Remington Rolling Block Pistols


The Remington Rolling block design was a right time, right place design. The Civil War had just ended, and the market was looking to metallic cartridges and their benefits. The Rolling Block design offered a stout, very strong, and simple system. It could be loaded quickly and could stomach the powerful post-Civil War rifle cartridges. When smokeless became the standard, this system still proved rugged enough to keep up. While they were adopted by numerous military forces and conversion were made to muskets, the first military order wasn’t for rifles. It was for Rolling Block pistols.

When Remington designed the Rolling Block system, they didn’t just apply it to rifles, but they also produced several pistol variants. In 1866 the US Navy ordered 5,000 .50 Caliber rimfire rolling block pistols. Shortly after, they purchased an order of rolling block carbines. The Army later purchased small numbers of Rolling Block pistols, and Remington produced several variants. While they never achieved popularity, they are an interesting piece of history.

The Rolling Block Pistols – Why

Metallic cartridge pistols were tricky in this era. Rollin White and S&W held the patent of revolvers loaded through the cylinder and guarded it with a great jealousy. Metallic cartridge revolvers were the sole dominion of S&W, and Remington couldn’t produce any without a different design. It seemed easy to look at the Rolling Block rifle design and produce a metallic cartridge pistol from it.

Admittedly you could create a rather capable pistol with a potent and powerful caliber. The main problem obviously was the fact it was a single-shot weapon. Revolvers had killed the idea of successful single-shot pistols decades before. Even so, the Rolling Block pistols were fairly affordable at between 15 and 20 dollars apiece.

Rolling Block pistols did have a number of benefits. They were very robust, and when compared to a revolver, not much could go wrong. In this era, there were issues with early cartridge cases expanding and exploding due to weak points. The Rolling Block pistols fully encapsulated the round, so this wasn’t a problem either. They were also very accurate guns. The Rolling Block designs have always received praise for their accuracy.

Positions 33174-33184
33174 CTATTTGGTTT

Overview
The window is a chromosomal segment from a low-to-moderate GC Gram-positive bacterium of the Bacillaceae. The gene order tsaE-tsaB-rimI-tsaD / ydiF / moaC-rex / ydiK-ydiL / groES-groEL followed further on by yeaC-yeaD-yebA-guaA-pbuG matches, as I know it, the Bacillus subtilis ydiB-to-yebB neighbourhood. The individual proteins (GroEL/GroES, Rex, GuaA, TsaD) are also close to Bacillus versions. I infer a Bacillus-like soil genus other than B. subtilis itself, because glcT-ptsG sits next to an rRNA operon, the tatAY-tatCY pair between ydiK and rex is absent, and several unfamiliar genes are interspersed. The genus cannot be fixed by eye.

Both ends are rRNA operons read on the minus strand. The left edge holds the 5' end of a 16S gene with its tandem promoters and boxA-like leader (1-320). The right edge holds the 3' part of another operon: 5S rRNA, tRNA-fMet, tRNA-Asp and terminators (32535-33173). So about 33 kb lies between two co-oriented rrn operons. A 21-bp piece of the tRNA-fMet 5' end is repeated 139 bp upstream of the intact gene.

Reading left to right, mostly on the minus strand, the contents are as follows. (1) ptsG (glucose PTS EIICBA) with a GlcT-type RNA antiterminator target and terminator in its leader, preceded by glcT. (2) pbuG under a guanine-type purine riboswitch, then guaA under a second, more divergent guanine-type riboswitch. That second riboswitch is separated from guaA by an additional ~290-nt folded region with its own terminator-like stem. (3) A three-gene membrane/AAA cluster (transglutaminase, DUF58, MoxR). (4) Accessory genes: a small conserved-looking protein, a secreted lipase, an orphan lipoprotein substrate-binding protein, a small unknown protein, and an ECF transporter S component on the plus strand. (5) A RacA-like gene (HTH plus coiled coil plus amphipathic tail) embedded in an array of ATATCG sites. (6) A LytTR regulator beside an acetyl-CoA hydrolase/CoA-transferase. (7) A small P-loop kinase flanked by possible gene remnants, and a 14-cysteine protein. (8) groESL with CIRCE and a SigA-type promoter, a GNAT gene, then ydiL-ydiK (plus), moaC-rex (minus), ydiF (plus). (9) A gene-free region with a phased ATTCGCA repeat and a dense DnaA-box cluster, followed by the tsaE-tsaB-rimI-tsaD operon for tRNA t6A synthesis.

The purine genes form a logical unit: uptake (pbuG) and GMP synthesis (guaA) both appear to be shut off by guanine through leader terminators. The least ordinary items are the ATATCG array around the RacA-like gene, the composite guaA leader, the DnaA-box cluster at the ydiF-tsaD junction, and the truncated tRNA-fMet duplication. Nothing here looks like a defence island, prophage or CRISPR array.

Still, these guns were never super successful in any military or police use.

Variations of the Rolling Block Pistols

1865 Navy Pistol

The first Rolling Block pistol. It featured a sheath trigger and a barrel length of 8.5 inches. The gun weighed 2.2 pounds and fired the .50 rimfire Navy pistol cartridge.

1867 Navy Pistol

The sheath trigger wasn’t very popular, and centerfire ammo was becoming popular. The 1867 Navy pistol came in both .50 Centerfire Navy Pistol and .22 rimfire. The barrel was trimmed to seven inches, and the gun weighed two pounds. Some 1865s were converted to 1867s.

1871 Army Pistol

The 1871 Army model featured an improved action design which became the standard for Rolling Block pistols in 1871. Remington made the action more compact and pistol-like. A spur was added to the frame for a better grip. While originally chambers din .50 Remington Centerfire, the custom shop would chamber it in anything from .50 centerfire to .22 rimfire if ordered. Barrel lengths varied from 11.75 to 8 inches and typically weighed around 2.2 pounds.

The 1891/1901 Target Pistols

The 1891 and 1901 target pistols are nearly identical. The 1901 models featured improved target sights and different and more advanced checkering. The Target pistol variants were really where these guns excelled. They were very accurate and worked well for bull’s eye shooting. The calibers varied widely from .22 Rimfire to .44 S&W Russian.

Rolling On

The Rolling Block handguns were never popular, and the advent of revolvers prevented them from ever being more than an interesting piece of history. It’s interesting the US Military purchased the first Rolling Block pistols, but they never went much further than that. Arguably they made some interesting stock pistols from these guns, which would be fairly effective short carbines, but there wasn’t much need at the time for such a weapon. Rolling blocks are still cool, and I’d love to find a .22 caliber Rolling Block pistol.

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